Columbia native works to build financial prowess of millennials
Student debt in the U.S. has increased from $364 billion in 2004 to $966 billion in 2012, according to the most recent data on the subject. The average amount of debt a 25-year-old carried in 2012 was $20,326, which analysts have suggested has kept more young professionals out of the housing and auto markets.
Steven Hughes, founder of Know Money Inc., looks to change the financial outlook of millennials so they become money savvy.
“This organization was born specifically out of need,” Hughes said.
Hughes is a first-generation Jamaican-American whose parents were not college education but instilled in him the value of education.
“In Jamaica, it’s important to get an education because its not free over there,” he said.
The Columbia native realized his dreams and attended Clemson University to study human resource management. But Hughes lacked an understanding of personal finance while there that caused him to take on some big risks.
“I had maxed out credit cards, had an eviction,” Hughes said. “I did everything I could do to harm your financial status at a young age.”
One night when hanging out with some friends at a bar, his car ended up breaking down on the side of the road. He realized he couldn’t pay to get the car fixed and said, at that moment, he felt it was time for him to change.
“I asked myself, ‘How did I have money for drinks tonight, but I can’t get home with my car,’” he said. “I started figuring out what is really going on with my finances.”
After doing his own personal research to develop better personal finance skills, Hughes founded Know Money Inc. in March 2014 to share what he learned with others who were in a similar bind.
Hughes said young people often don’t begin to care about the importance of credit until its too late. Past mistakes are pushed aside and bills go unpaid in a bid to avoid the problem.
“We stop answering the phone, stop opening bills thinking if we don’t open them they’ll go away,” he said. “But 80 percent of your credit score is determined on the things you’re doing right now.”
Young professionals also don’t take the time to invest, which Hughes said can be as simple as putting $50 aside to go into the market.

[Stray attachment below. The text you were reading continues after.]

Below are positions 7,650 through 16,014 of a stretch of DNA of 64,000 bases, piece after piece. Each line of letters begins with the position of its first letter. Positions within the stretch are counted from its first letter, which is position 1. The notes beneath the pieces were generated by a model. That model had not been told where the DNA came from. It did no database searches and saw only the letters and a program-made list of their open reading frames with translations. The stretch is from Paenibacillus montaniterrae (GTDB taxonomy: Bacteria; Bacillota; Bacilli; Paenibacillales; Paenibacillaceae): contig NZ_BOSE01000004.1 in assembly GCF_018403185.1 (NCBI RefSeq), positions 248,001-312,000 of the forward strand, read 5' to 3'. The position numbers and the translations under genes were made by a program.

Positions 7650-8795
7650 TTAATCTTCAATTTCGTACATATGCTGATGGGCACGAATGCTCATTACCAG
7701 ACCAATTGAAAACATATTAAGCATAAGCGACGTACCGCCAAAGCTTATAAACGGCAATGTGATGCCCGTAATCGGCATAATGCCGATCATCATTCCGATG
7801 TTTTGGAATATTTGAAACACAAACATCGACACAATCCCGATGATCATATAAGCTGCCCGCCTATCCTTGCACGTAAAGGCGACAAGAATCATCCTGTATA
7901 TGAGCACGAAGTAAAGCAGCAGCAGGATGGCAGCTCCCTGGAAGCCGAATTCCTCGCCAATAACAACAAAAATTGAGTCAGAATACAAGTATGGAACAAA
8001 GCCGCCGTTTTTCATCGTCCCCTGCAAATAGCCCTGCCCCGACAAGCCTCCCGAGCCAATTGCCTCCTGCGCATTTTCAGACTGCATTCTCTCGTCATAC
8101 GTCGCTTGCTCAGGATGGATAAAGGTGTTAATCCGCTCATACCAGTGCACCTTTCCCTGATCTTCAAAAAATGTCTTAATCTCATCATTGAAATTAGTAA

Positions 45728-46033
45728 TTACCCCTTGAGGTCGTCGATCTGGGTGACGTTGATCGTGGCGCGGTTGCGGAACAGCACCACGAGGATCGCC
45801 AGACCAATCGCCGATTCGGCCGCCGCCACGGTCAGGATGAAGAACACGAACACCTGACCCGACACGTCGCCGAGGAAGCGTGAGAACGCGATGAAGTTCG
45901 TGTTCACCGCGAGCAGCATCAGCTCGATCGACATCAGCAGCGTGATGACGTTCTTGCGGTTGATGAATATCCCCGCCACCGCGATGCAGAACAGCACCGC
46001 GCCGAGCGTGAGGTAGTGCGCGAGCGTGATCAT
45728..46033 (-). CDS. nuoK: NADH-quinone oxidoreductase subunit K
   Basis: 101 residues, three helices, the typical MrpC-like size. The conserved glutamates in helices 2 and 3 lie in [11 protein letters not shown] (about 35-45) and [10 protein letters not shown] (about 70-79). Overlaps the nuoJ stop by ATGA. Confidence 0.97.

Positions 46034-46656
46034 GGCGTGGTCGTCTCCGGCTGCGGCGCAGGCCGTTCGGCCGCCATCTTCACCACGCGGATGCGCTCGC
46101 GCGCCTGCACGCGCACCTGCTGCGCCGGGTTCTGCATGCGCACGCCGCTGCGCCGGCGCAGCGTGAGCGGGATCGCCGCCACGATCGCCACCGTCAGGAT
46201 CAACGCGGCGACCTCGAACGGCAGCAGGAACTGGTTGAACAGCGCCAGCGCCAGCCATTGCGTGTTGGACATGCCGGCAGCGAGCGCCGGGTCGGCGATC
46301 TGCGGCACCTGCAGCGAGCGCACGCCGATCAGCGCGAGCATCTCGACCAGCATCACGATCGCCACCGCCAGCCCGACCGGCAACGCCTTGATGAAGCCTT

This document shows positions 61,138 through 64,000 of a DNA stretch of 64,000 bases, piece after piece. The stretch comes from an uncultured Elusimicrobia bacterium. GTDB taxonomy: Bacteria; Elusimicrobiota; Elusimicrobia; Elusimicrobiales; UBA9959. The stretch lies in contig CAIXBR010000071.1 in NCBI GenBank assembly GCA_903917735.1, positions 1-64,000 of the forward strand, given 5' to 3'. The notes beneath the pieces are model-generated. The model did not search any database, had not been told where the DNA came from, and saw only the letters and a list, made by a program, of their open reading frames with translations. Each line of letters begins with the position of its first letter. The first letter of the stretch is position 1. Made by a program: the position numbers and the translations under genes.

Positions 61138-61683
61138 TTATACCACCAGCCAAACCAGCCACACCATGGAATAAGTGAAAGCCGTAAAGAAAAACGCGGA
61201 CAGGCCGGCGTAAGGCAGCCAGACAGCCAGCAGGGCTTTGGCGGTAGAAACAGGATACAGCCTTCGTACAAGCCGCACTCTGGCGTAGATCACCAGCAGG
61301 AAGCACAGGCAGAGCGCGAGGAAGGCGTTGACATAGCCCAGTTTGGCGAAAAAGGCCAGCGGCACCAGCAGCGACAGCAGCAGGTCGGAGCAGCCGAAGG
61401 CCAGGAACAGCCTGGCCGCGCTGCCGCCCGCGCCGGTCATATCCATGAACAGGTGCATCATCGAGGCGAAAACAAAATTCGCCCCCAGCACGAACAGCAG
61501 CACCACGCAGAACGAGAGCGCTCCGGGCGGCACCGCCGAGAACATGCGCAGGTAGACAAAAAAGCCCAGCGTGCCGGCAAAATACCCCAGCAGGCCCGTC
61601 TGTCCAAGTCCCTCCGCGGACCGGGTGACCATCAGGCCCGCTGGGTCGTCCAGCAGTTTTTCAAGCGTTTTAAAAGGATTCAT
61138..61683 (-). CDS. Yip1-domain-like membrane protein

“I think that a lot of young people are living paycheck to paycheck and say, ‘I’m trying to have fun with my friends,’ ” Hughes said. “It’s a misnomer that we don’t have enough money to invest.”
Hughes has developed through his nonprofit organization a five-step plan he calls the “Five Phase Fix,” which teaches people how to get out of debt and regain control of their finances. The program is comprised of budgeting, saving, debt elimination, credit repair and investing.
Each phase builds on the other by first helping individuals establish a budget based on their income and expenses. Individuals gain valuable information on how to secure higher interest rates for savings accounts through online banking and credit unions, portion out part of one’s budget to pay off debt, fix credit scores and invest in real estate, retirement or a college savings plan for children. The goal, Hughes said, is to hold a person accountable for their financial decisions in order to build their confidence.
“I’m not one who says you can’t drink Starbucks anymore or go out anymore,” he said. “But if you want to meet financial goals we need to make changes to reach them.”
Hughes said feedback from the community has been strong. Last year, he launched “Know Money 100,” which was designed to build the financial status of 100 people. By the end of 2014, he had helped over 250 people.
One of his favorite success stories was helping a teacher develop a savings plan to buy a home. Hughes said the teacher ended up breaking ground on a house last year and buying furniture with the same salary she had before.
Another individual he helped was a social security recipient. He encouraged the person to follow the “52 Week Savings Plan” to put aside a certain amount of money each week. By the end of the year, the person saved more than $1300.
“She was so happy because she had money that she would never be able to save before,” he said.
Hughes said young people particularly enjoy his free classes because they are geared toward 20- and 30-somethings, unlike classes held by banks that focus on retirement and refinancing a home.
He said he hopes to reach a greater audience this year through his “Greenroom” series.
“It’s a series of events to help young professionals get more financial education and make 2015 their best year yet,” he said.
Hughes also will launch the Youth Entrepreneurial Scholarship Program this summer, which is a five-week camp for kids ages 12 to 18 to compete for $5,000 to start a business.
“The program that we’re doing this summer is really focused on helping kids think outside of the box when they think of their future,” he said.
Hughes said his mom had gone to his recent financial seminar and that his father expresses weekly that he likes what his son is doing. What excites Hughes most is hearing his family talk about stocks and investing and knowing that his message of financial independence is spreading.
“When some people see their friend getting this information, they are turned onto it,” he said. “It’s like fire.”